ABI May 2019: Billings growth remains modest at architecture firms
Additions and remodels to existing buildings account for nearly half of firm billings.
Although the Architecture Billings Index (ABI) score for May remained above the 50-point threshold indicative of expanding billings, the score of 50.2 for the month means that billings at architecture firms were essentially flat. In fact, for the last four consecutive months, firm billings have either decreased or been flat, the longest period of that level of sustained softness since 2012. In addition, while both inquiries into new projects and the value of new design contracts remained positive, they both softened in May as well, another sign that there the amount of pending work in the pipeline at firms may be starting to shrink.
Economic differences in locations and disciplines
Regionally, conditions improved modestly in May, with firms located in the Midwest and South reporting billings growth, and firms located in the West reporting that conditions were flat. On the other hand, billings declined for the fourth consecutive month at firms located in the Northeast. And by firm type, firms with a commercial/industrial specialization reported fairly strong growth in May, while billings softened further at firms with multifamily residential and institutional specializations.
In the broader economy, the latest edition of the Federal Reserve’s Beige Book report indicated that the economy expanded modestly across the country in the period of April through mid-May, at a pace that was somewhat better than that during the prior six weeks. The report also indicated that there was strong growth in new commercial construction in the New York District, as well as a slight increase in construction and real estate activity in the Chicago district. And while home sales increased in the Kansas City and Dallas districts, residential construction and real estate softened in the Minneapolis district.
In addition, the likelihood of an upcoming rate cut from the Federal Reserve has increased recently, and there remain serious concerns about tariffs, although the worst fears about those with Mexico have been allayed in recent days. There was also considerable softness in the jobs report for May, with just 75,000 nonfarm payroll positions added for the month, well below the average monthly gains of 164,000 for the year so far, and 223,000 in 2018. In addition, the reports for March and April were revised downward by a total of 75,000 jobs, which essentially negates the entirety of this month’s gains. However, architectural services employment continues its growth streak, with an additional 1,000 positions added in April (the most recent data available). This brings total employment for the sector to 200,200, the first-time employment has been above 200,000 since November 2008.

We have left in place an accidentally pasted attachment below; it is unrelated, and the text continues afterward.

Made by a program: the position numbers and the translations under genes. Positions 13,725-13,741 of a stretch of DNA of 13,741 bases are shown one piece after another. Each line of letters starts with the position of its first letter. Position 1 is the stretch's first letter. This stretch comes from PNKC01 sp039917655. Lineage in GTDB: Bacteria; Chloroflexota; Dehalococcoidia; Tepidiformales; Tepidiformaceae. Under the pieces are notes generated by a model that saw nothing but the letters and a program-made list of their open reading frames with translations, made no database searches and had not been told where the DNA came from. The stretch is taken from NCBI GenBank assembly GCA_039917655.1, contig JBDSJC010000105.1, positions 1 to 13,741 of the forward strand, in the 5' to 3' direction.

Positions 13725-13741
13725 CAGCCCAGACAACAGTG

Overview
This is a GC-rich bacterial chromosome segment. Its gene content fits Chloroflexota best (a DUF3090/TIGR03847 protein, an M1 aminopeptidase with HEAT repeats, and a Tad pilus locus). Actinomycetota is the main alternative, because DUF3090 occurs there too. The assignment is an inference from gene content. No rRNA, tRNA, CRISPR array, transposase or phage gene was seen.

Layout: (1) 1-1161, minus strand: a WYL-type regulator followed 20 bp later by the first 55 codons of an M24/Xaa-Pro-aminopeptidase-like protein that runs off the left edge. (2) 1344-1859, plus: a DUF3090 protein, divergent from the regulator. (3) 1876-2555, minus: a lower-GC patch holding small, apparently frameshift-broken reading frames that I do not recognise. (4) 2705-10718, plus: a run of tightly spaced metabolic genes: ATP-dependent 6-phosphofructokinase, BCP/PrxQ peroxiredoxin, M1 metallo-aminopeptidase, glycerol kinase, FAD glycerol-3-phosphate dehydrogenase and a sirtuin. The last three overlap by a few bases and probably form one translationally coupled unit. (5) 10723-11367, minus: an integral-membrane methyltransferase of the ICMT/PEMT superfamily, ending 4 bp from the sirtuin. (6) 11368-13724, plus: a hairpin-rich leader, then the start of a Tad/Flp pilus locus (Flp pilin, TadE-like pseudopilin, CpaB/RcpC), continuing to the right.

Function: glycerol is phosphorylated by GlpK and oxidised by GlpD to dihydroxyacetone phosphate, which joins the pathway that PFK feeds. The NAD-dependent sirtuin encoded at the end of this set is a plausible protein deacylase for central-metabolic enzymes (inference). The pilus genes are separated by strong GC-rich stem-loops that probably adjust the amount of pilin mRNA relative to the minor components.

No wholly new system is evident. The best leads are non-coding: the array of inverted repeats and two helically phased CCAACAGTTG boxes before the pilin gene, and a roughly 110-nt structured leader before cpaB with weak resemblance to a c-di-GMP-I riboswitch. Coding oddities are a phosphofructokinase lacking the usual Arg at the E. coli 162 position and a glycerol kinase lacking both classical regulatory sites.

What’s happening with renovations?
This month’s special practice questions asked responding firms about their work on additions to and/or renovations, rehabilitations, or retrofits to existing buildings. Firms reported that on average, 48 percent of their firm’s gross billings over the past year were from these types of projects, which is a slightly higher share than what was reported in the AIA’s 2018 Firm Survey report, which indicated that 43 percent of firm billings were from these projects. Firms located in the Northeast reported a much higher share of billings from additions and renovations (58 percent), while firms located in the West reported that just 41 percent of their billings were from these projects. In addition, firms with a residential specialization reported that just 36 percent of their billings were from these projects.
As such, firms were much more likely to report that the share of their firm’s billings from additions to and/or renovations, rehabilitations, or retrofits to existing buildings has increased over the past five years for healthcare and education projects, than for multifamily residential and retail projects. And of firms that reported an increase in this type of work for at least one project type over the past five years, by far the largest share (58 percent) indicated that the most important reason for the increase was because work on existing buildings is a more cost-effective strategy for their clients. Just 4 percent said that it was because zoning regulations in areas they work favor improvements to existing buildings, and just 2 percent because work on existing buildings is a greener or more sustainable strategy.
This month, Work-on-the-Boards participants are saying:
- “Construction costs are high enough to temper growth, but boom continues nonetheless.” — 15-person firm in the West, commercial/industrial specialization
- “Developing skills in renovating older, outdated buildings has been critical to our firm’s growth strategy.” — 24-person firm in the Northeast, institutional specialization
- “Second half of year is much stronger than first half, mainly because our firm had a number of projects that got held up by the HUD closure. Now these are back and we have added a lot of other new work.” —26-person firm in the South, residential specialization
- “Robust business climate in general, but with volatile undercurrents. Government sector continues to fuel growth while commercial sector struggles with changes to the retail real estate sector.” —42-person firm in the Midwest, institutional specialization